Ground Coriander: Ground coriander contributes a citrusy, slightly floral flavor with hints of sweetness. It complements the other spices and ingredients while adding a pleasant aromatic quality to the hummus.
Ways to Enjoy
As a Healthy Appetizer: Use it as a dip for a colorful array of fresh vegetables such as sliced cucumbers, bell peppers, celery sticks, or cherry tomatoes.
Spread for Sandwiches or Wraps: Add a dollop of carrot hummus to sandwiches, wraps, or pitas. It pairs wonderfully with grilled vegetables, falafel, or crispy tofu.
Salad Dressing: Thin it out with a bit of water or lemon juice to create a creamy and flavorful dressing for salads or grain bowls.
Mix into Pasta or Buddha Bowls: Incorporate carrot hummus into pasta salads or buddha bowls for an extra layer of taste and creaminess.
If you’ve been aiming for that smooth, store-bought-like consistency in your homemade hummus but haven’t quite nailed it, I’ve got the ultimate trick for you. It’s not about the blender; it’s about achieving the perfect softness in your chickpeas!
The ultimate secret? Boiling chickpeas with baking soda. Here’s why:
Boiling chickpeas with baking soda creates an alkaline environment that helps break down the chickpea skins and softens the legumes. This process makes the skins more pliable and results in a smoother texture when blended, enhancing the creaminess of the hummus without necessarily requiring the removal of the skins.
Simply add the boiled chickpeas and baking soda to a medium pot, covering them with water, and bring the mixture to a boil over medium-high heat. Reduce the heat to a simmer and cook for 20 minutes, keeping an eye on it to prevent overflow. Afterward, drain the chickpeas and rinse them under cool water.
Preparation time 10 min
Cooking time 40 min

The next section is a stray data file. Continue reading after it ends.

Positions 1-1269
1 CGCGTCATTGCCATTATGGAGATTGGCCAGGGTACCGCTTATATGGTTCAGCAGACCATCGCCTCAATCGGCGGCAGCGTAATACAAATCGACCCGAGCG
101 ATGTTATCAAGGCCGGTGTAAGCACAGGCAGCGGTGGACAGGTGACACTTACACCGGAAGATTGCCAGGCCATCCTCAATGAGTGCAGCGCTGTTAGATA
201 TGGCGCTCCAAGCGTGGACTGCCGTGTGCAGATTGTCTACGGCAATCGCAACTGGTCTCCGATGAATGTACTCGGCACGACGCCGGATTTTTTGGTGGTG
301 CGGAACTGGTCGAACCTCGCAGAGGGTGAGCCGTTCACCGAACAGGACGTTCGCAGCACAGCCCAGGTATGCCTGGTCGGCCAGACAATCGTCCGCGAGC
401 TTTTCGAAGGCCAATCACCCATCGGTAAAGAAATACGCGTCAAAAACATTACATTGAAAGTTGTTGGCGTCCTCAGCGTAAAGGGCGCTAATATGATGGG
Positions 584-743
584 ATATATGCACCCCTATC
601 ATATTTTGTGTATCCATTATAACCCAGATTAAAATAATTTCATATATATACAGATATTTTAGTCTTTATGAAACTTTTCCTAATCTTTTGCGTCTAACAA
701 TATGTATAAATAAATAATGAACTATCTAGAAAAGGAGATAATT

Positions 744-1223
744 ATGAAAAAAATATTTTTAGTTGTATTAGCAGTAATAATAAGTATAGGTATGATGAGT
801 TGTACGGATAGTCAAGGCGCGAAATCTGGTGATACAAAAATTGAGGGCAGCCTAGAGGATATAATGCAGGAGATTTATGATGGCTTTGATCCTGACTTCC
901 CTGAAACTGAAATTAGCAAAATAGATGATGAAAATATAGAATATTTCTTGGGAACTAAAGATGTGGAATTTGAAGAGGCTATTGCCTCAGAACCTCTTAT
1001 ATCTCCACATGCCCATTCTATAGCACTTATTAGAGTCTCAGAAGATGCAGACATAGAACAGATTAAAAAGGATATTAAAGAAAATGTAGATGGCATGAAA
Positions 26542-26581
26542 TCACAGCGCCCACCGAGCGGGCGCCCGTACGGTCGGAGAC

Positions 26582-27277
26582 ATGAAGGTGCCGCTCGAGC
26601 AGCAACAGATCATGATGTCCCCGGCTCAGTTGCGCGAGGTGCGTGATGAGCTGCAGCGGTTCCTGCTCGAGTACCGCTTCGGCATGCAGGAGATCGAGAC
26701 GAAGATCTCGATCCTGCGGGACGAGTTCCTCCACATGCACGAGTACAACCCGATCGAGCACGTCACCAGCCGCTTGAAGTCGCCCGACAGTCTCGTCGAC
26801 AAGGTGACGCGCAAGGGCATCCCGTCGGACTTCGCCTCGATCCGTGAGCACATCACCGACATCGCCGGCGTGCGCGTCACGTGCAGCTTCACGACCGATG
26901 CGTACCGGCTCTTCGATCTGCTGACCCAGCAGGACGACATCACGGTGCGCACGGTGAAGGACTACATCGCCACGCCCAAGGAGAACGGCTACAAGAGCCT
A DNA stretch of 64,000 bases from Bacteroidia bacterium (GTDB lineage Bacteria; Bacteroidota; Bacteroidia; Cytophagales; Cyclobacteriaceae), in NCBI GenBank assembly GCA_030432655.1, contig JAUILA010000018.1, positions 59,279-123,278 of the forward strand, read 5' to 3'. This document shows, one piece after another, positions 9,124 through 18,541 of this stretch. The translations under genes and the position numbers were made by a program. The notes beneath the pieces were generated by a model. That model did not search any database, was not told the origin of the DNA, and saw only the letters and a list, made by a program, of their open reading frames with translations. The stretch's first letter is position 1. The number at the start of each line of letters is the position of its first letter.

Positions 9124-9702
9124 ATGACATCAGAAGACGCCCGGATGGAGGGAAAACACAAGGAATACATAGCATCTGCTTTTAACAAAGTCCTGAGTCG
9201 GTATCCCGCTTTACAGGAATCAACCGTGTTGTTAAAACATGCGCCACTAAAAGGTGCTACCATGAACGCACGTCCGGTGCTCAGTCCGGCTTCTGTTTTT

This recipe keeps for 5 days
Ingredients (4 servings)
- 2 cup Chickpeas, boiled
- 1/2 tsp Baking soda
- 1 large Carrots, raw
- 3 clove Garlic, raw
- 1/2 tsp Salt (to taste)
- 1/2 tsp, ground Cumin
- 1/4 tsp Ginger, powder
- 1/2 tsp, ground Coriander seed
- 3 tbsp Tahini
- 3 tbsp Water
- 1 tbsp Olive oil (optional)
- 2 tbsp Lemon juice, raw
Don’t have cups, tablespoons, or teaspoons?
Plantiful has an automatic unit of measure converter for peace of mind.
Roast the Carrots and Garlic
Preheat the oven to 200C (400F). Cut the carrot into chunks and place them on a baking sheet along with the unpeeled garlic cloves. Roast until the carrots are tender, about 40 minutes. Peel the garlic cloves after they’ve cooled down.
Simmer Chickpeas with Baking Soda
Add the boiled chickpeas and baking soda to a medium pot. Cover them with water and bring the mixture to a boil over medium-high heat. Reduce the heat to a simmer and cook for 20 minutes. Keep an eye on it to avoid overflow. Then, drain the chickpeas and rinse them under cool water.
Tip: Simmering chickpeas with a pinch of baking soda not only softens them but also aids in achieving that coveted silky-smooth texture in your hummus. Don’t skip this step! It’s the secret to a luxuriously creamy hummus that will have everyone asking for your recipe.
Prepare the Tahini Cream
In a food processor or high-speed blender, combine the tahini, water, olive oil and lemon juice. Blend until the mixture becomes thick and creamy. Scrape down the sides as needed to ensure all ingredients are well incorporated.
Incorporate the Chickpeas, Carrots and Spices
Add the drained chickpeas, roasted carrots, peeled garlic and spices (salt, cumin, ground ginger, ground coriander) to the food processor. Blend until the mixture is super smooth, scraping down the sides as necessary to achieve an even consistency. Add more water by the tablespoon if necessary.
Store Up to 5 Days
Stores well in the refrigerator for up to 5 days.
Did you know there is an interactive step by step mode on Plantiful?
One serving contains 216 calories, 8 grams of protein, 11 grams of fat, and 23 grams of carbohydrates.
Convert measurement units, use step by step mode, add ingredients to shopping list, and check out the full nutrition facts label on Plantiful.